In Australia, recreational cannabis or marijuana is not controlled, so there is no guarantee of the quality or strength of the drug. The amount of active ingredients in recreational marijuana are unknown, and it could also contain other impurities.

Dosage and administration

There isn’t a one-size-fits-all dosage for using cannabis for migraine, as it depends on various factors like the individual’s body chemistry, the severity of symptoms, and the specific strain or product used. Some people may find relief with a small amount, while others may require more. Cannabis can be consumed in many ways, including smoking, vaping, edibles, oils, and topical applications. It’s essential to start with a low dose and gradually increase until you find the dose that works for you.

The typical starting dose for each form of cannabis is as follows:

  • Smoking: one to two inhalations.
  • Vaping: one to two inhalations.
  • Edibles: 2.5-5 milligrams of THC.
  • Oils and tinctures: 2.5-5 milligrams of THC.
  • Topicals: dosage varies widely depending on the product.

It’s important to remember that responses to cannabis can vary based on factors like the individual’s metabolism, body weight, and the specific strain or product used. The general rule of thumb for starting cannabis use for medical purposes is “start low and go slow”. This means starting with a low dose and gradually increasing until symptom relief is achieved without unwanted side effects. 

Furthermore, you should always consult with a healthcare provider or a pharmacist experienced in medicinal cannabis before starting cannabis treatment, to ensure safe use and proper dosing.

Side effects

Like any medication, cannabis can have side effects. Common ones include dry mouth, dizziness, fatigue, and changes in appetite or mood. These effects are usually temporary and can lessen over time. More serious side effects can occur, particularly if cannabis is used in high doses or frequently. Always discuss potential side effects with a healthcare provider before starting any new treatment.

Safety and tolerability

In general, cannabis is considered safe and well-tolerated when used responsibly under the guidance of a healthcare provider. However, it can interact with other medications and is not suitable for everyone, such as people with certain mental health conditions or pregnant women. 

Cannabis, especially the cannabinoids THC and CBD, can interact with various other medications. These interactions can potentially alter the way the body metabolises these drugs, leading to increased side effects or reduced treatment efficacy. It’s important to note that the specific interactions can depend on numerous factors, including the dose of cannabis used and the specific drug involved.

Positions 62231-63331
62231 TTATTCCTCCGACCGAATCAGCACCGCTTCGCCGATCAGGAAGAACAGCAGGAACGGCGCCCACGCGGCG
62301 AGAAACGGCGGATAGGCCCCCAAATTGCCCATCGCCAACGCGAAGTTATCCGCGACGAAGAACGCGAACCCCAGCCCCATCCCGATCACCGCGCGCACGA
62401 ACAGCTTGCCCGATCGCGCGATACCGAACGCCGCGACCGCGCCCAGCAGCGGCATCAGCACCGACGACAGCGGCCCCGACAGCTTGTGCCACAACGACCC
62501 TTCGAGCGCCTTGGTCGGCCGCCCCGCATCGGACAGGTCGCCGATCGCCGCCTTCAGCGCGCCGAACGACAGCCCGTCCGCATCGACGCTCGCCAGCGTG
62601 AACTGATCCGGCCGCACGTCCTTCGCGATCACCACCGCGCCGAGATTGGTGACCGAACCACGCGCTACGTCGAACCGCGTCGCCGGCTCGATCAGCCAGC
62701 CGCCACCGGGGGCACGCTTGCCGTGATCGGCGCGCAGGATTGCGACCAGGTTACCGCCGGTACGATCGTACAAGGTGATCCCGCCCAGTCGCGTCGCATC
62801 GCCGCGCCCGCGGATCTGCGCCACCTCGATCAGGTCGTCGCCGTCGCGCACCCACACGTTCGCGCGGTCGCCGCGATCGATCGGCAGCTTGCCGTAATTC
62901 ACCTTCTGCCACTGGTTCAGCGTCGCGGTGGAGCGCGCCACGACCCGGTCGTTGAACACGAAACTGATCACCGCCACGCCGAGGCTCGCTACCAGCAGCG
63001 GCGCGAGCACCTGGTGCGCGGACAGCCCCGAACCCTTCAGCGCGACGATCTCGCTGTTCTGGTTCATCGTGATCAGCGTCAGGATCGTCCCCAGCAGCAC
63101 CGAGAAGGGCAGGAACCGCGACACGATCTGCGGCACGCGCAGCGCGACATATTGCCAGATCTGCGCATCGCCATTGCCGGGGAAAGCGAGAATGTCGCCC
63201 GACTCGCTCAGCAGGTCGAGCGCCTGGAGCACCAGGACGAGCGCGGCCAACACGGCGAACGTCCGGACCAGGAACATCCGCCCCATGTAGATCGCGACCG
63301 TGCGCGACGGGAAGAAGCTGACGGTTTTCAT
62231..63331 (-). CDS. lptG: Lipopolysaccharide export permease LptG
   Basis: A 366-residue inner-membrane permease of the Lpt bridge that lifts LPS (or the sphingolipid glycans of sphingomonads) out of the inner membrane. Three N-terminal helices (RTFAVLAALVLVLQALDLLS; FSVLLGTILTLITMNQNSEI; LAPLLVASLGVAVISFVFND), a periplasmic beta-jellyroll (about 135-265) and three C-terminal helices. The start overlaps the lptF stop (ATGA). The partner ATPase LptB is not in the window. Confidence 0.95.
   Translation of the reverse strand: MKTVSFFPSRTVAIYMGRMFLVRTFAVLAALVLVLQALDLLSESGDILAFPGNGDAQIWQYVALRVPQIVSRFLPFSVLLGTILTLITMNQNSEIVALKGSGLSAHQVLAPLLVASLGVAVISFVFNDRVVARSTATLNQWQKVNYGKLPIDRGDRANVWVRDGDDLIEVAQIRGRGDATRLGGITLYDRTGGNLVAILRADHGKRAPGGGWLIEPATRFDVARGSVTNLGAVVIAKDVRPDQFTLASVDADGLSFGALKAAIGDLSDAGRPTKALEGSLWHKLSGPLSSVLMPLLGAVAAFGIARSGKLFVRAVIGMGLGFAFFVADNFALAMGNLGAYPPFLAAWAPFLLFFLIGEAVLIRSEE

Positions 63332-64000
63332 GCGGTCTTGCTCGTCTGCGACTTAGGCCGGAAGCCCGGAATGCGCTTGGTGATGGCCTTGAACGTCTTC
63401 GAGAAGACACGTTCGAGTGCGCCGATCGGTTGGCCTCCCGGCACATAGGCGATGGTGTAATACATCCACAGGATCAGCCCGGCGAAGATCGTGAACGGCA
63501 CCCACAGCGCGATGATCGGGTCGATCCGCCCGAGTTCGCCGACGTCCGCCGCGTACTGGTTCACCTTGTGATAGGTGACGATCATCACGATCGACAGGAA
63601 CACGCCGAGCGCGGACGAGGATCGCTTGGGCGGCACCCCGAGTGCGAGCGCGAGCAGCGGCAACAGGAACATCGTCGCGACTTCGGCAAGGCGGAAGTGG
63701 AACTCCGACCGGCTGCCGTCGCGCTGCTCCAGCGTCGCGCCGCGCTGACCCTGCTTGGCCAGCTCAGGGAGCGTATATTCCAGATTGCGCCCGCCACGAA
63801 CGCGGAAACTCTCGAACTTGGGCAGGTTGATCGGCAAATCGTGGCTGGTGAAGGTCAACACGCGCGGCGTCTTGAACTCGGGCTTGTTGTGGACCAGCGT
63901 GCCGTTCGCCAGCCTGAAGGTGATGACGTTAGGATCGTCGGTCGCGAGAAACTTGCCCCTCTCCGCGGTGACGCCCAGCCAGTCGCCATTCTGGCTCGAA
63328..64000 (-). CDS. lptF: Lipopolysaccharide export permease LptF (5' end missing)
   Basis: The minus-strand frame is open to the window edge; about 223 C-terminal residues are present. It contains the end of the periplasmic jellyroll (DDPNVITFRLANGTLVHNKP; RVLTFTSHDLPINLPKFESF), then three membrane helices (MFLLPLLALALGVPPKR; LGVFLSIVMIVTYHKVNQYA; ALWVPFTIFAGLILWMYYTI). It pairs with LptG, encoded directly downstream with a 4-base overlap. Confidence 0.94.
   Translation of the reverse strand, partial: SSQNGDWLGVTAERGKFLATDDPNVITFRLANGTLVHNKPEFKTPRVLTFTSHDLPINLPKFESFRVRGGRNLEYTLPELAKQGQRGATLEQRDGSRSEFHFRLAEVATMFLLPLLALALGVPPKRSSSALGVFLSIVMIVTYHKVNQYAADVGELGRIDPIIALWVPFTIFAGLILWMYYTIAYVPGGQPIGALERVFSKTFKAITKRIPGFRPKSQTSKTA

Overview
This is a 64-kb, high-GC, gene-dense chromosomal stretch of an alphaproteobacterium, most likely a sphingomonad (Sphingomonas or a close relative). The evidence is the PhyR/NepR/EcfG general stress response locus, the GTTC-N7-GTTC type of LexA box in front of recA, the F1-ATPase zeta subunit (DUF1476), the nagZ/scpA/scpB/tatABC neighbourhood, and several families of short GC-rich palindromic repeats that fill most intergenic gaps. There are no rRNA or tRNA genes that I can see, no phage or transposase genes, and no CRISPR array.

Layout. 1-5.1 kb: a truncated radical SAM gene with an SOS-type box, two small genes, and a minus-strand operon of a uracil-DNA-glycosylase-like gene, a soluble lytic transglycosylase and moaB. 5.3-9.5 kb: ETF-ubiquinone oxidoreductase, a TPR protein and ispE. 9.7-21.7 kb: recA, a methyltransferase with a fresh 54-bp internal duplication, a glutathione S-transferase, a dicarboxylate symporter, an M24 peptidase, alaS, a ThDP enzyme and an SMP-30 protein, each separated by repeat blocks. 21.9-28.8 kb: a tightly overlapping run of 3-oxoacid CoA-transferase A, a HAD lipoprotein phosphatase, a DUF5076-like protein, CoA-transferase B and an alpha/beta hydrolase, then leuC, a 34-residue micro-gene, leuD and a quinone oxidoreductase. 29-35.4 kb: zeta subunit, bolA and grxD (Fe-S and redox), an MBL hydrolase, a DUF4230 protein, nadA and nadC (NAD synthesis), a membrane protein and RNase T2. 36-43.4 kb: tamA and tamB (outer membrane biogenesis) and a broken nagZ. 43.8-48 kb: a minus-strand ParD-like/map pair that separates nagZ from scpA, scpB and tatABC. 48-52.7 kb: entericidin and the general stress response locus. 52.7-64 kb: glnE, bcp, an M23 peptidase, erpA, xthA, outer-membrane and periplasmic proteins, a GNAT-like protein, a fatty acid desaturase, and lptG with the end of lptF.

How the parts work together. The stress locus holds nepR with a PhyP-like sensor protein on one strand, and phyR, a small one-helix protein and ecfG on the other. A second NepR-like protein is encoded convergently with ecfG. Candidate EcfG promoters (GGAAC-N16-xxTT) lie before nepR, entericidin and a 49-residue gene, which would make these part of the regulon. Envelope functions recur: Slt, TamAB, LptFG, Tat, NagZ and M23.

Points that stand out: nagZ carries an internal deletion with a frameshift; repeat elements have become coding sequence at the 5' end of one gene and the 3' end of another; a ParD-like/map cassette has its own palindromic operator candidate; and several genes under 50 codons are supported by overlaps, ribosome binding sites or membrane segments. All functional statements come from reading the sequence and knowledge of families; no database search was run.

There are also concerns that cannabis use could worsen medication overuse headaches in patients with chronic migraine. A chart review of 368 patients in a single headache centre noted that cannabis use was significantly associated with increased prevalence of medication overuse headache in chronic migraine (3).

Some examples of medication classes that can interact with cannabis include:

  • Sedatives. Since cannabis can have sedative effects, it may potentially increase the drowsiness caused by other sedative medications, like benzodiazepines and certain antidepressants.
  • Anticoagulants. THC and CBD may affect how these drugs are processed in the body, potentially increasing the risk of bleeding.
  • Antiepileptic drugs. There is some evidence to suggest that CBD can increase the levels of certain seizure medications in the body, potentially leading to increased side effects.
  • CYP450 Metabolized Drugs. Many drugs are metabolised by enzymes known as CYP450 enzymes. Both CBD and THC can inhibit these enzymes, potentially leading to higher levels of these drugs in the body and increased side effects.
  • Alcohol. Combining cannabis and alcohol can increase the effects of both, leading to increased impairment or potential for harm.
  • Opioids. There is some evidence to suggest that cannabis can enhance the effects of opioids, potentially allowing for lower doses to be used. However, this can also increase the risk of side effects, including the risk of dependency or overdose.

This is not an exhaustive list and individual responses to drug combinations can vary. Therefore, it’s essential for anyone considering using cannabis, especially for medicinal purposes, to discuss it with a healthcare provider to ensure it’s safe and won’t interfere with any other medications being taken.

Benefits of cannabis for migraine

Studies suggest that cannabis could help manage migraine symptoms. It might reduce the frequency of migraine attacks and alleviate associated symptoms like pain, nausea, and light sensitivity. The exact benefits can vary from person to person, as everyone’s body responds differently to cannabis.

Efficacy of cannabis for migraine

Research is ongoing, but early findings indicate that cannabis may be an effective treatment for migraine for some people. However, it’s crucial to remember that cannabis is not a cure for migraine. Instead, it may help manage symptoms or reduce the frequency of attacks.

Cannabis has been studied as a potential migraine treatment, and while results are promising, they are often based on self-reported data, small sample sizes, or lack control groups. Further well designed research is needed to establish its efficacy. Below are several summaries of such studies.

D Rhyne et al, 2016, Effects of Medical Marijuana on Migraine Headache Frequency in an Adult Population.